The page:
(Of course every technology has its dark side, so people are now reflecting on how criminals could use – and are using – 3D printing for nefarious purposes
but check out the comments to that PC World post for some moderating complexities.)
After I read that issue of WIRED, a brief search on the internet uncovered a video where a man brings in a large wrench to be copied. A staff person scans it, makes a requested adjustment to the CAD (computer aided design) image on the computer, pushes the “print” button to send the digital model to his 3D printer – and out comes a functioning wrench made of extremely strong composite that the customer then uses to tighten a large nut. Hmmmm. This was beginning to seem very real to me, and very thought-provoking…
A few weeks later someone sent me a TED talk about a project to co-design fully functional open source industrial-grade machinery – 50 machines from tractors to cars to brick-making machines – everything needed by a self-reliant community. The project – Open Source Ecology – is set up to share the emerging designs freely so any community could theoretically make them from scrap metal and other local materials. What they call “The Global Village Construction Set” (GVCS) is “a modular, DIY, low-cost, high-performance platform that allows for the easy fabrication of the 50 different Industrial machines that it takes to build a small, sustainable civilization with modern comforts.” They already have a number of these machines designed and prototypes produced, with videos of their ongoing work on their site and elsewhere, available to anyone interested. In the context of the larger maker movement, Open Source Ecology gave me glimpses of how certain things – both big and small – that I have always assumed would no longer be available if the global economy collapsed, were becoming increasingly possible to produce locally.
Now in the last several months friends have introduced me to how very large and rapidly growing the maker movement is. I find myself surprised at how sophisticated and well developed a subculture it is, with its own MAKE magazine, online design-sharing sites, hundreds of physical “hackerspaces” with publicly usable 3D printers (I even discovered one in my medium-sized hometown), and “Maker Faires” attracting tens of thousands of people to learn how to make everything from trousers to a circuit board that enables your houseplants to send you a text mess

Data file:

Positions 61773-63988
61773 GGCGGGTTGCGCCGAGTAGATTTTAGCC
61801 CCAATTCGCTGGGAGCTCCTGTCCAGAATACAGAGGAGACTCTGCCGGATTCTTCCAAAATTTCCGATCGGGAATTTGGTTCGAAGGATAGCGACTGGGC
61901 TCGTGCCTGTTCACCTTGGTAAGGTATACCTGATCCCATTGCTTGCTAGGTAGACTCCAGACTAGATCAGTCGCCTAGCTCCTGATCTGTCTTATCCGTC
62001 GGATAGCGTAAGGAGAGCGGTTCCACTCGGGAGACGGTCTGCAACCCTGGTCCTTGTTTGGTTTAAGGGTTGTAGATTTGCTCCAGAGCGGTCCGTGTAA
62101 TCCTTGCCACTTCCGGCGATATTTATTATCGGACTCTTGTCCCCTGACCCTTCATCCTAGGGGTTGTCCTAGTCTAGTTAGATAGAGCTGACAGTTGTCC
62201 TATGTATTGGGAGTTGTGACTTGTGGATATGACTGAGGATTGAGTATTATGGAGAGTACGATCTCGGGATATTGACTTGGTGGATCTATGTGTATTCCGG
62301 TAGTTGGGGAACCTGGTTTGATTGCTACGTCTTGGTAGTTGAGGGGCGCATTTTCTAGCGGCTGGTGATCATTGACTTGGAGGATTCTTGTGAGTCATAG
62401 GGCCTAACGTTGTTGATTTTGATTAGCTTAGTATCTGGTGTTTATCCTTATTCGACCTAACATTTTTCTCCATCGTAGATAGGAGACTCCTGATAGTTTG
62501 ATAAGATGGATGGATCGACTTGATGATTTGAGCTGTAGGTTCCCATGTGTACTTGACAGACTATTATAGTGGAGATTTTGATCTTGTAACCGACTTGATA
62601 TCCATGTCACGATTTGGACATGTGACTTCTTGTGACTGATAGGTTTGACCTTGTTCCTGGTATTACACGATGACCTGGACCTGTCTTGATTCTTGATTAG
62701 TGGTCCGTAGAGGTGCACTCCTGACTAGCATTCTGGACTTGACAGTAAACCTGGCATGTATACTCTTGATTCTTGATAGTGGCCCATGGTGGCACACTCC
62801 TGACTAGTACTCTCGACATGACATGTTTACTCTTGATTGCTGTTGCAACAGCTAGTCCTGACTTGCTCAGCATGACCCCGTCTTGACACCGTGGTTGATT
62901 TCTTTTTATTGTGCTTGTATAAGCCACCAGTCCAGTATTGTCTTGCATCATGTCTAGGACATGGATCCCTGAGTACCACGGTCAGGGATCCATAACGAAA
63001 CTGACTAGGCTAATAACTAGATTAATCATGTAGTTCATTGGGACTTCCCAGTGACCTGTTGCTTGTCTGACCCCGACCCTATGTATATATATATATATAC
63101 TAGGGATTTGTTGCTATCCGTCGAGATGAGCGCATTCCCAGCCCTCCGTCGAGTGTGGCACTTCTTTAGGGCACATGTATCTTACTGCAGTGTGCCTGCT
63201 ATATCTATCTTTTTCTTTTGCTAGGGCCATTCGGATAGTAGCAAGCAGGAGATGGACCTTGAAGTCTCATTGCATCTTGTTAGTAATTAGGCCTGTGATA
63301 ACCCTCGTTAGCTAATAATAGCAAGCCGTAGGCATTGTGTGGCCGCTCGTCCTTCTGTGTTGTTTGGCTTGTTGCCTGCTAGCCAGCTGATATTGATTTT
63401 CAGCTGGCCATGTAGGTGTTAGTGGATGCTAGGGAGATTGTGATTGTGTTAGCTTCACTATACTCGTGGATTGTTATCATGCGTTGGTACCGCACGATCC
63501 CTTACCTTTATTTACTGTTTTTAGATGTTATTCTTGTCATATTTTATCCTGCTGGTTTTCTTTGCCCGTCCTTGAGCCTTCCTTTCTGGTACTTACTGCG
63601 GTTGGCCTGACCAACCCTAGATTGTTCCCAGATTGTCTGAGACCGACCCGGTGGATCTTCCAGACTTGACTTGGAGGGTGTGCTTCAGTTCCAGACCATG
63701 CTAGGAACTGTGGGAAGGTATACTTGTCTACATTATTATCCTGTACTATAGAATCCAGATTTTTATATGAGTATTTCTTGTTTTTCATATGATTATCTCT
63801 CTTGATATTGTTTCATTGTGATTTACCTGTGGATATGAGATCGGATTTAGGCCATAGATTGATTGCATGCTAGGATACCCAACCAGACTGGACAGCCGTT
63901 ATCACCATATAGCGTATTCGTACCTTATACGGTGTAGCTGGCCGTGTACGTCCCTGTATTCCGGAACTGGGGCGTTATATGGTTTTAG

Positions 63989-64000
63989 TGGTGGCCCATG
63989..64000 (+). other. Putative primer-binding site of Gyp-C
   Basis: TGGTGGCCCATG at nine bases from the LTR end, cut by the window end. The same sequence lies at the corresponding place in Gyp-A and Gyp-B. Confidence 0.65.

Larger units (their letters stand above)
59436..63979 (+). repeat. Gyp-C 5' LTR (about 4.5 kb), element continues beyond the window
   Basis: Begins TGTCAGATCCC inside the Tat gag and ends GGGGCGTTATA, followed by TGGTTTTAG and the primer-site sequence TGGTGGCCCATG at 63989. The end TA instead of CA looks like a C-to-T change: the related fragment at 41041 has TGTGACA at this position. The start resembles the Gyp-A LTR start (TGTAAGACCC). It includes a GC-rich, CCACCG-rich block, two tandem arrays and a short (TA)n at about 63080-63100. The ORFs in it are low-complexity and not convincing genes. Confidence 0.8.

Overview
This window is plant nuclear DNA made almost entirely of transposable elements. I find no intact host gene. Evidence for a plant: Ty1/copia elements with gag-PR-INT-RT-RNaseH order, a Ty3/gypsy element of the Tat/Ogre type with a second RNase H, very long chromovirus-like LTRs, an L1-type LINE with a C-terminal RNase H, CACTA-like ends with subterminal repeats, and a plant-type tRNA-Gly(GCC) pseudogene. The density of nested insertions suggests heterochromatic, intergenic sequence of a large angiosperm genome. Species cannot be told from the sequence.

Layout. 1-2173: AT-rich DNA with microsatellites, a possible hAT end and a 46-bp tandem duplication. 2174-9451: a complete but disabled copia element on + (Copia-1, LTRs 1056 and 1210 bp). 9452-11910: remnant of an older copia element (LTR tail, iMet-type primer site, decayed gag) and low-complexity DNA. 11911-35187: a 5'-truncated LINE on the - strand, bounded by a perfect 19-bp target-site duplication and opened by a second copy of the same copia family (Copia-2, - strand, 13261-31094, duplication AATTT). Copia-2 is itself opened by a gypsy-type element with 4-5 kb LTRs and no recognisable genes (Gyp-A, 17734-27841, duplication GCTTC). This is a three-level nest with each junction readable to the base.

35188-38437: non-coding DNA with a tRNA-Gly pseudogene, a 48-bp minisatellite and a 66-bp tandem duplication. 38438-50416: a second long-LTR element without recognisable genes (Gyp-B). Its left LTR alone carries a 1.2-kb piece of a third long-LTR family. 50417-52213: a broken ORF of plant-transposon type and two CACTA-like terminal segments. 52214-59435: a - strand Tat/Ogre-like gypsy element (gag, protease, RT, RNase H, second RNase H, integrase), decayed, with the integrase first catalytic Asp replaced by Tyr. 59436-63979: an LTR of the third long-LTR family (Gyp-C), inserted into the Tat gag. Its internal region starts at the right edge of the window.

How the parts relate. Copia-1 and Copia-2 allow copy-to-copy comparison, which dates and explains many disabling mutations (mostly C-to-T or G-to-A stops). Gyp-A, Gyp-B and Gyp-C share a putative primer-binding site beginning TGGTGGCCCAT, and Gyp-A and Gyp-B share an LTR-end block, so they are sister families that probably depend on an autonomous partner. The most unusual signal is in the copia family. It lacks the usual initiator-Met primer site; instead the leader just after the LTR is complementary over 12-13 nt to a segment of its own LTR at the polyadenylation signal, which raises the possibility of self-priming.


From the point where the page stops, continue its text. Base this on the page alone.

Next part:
age that it needs watering.
And then one of my news lists sent me an article by Jeremy Rifkin entitled “The Third Industrial Revolution”. In it socio-technical visionary Rifkin notes that the distributed manufacturing capabilities of 3D printing combine with distributed energy-generating technologies like solar and wind power to offer the potential for local economies that are very energy efficient. Not only does 3D printing use less material and energy than normal manufacturing processes, but it potentially removes the long-distance shipping involved in moving products around a global economy. If you want someone far away to have your gadget, you send them the electronic instructions for making it. Manufacturing could end up being democratized the same way that journalism is being democratized, with thousands of distributed mini-sources of manufactured goods challenging dozens of centralized mega-corporate manufacturers.
I soon realized that the maker movement is the larger emerging trend that includes the “re-skilling” activities of the global Transition movement (aka Transition Towns) that I had researched and promoted several years ago. Transition is an effort to consciously prepare for emerging crises – like peak oil, climate change and economic disruptions – by increasing the ability of communities, businesses, schools, etc., to be resilient and self-reliant. One of their many programs encourages people to recover neglected and forgotten everyday know-how – the kind of practical knowledge common a century or more ago, but rarely practiced in affluent modern high-tech cultures obsessed with convenience and service. If major economic and technological systems and infrastructures are disrupted, we would need to know how to grow, make, and repair things by ourselves, in community. That is what “re-skilling” is all about. Its kinship with the maker movement is obvious and exciting – two capacity-building social innovations just appearing from the ground up.
This sudden flood of information about our rapidly increasing capacity to make things locally made me wonder about how that would play out if and as the global economy – upon which we are currently so dependent – were to seriously collapse over the next decade. Depending on what kind of attention and resources we put into supporting the maker movement in all its manifestations, and depending on the sequence and pace of breakdowns, I can easily imagine vibrant, if simpler, local economies beginning to flourish.
Into that positive economic vision even more possibilities have flooded over the last year or so – a virtual tsunami of hope that I will try to share with you over the next several months. It includes new modes of sharing and gifting, new forms of currency and credit, new forms of organization and society, new definitions of wealth and growth, and a new but ancient narrative about what matters, about what is good and valuable, and about what is possible for us, our children, and our world.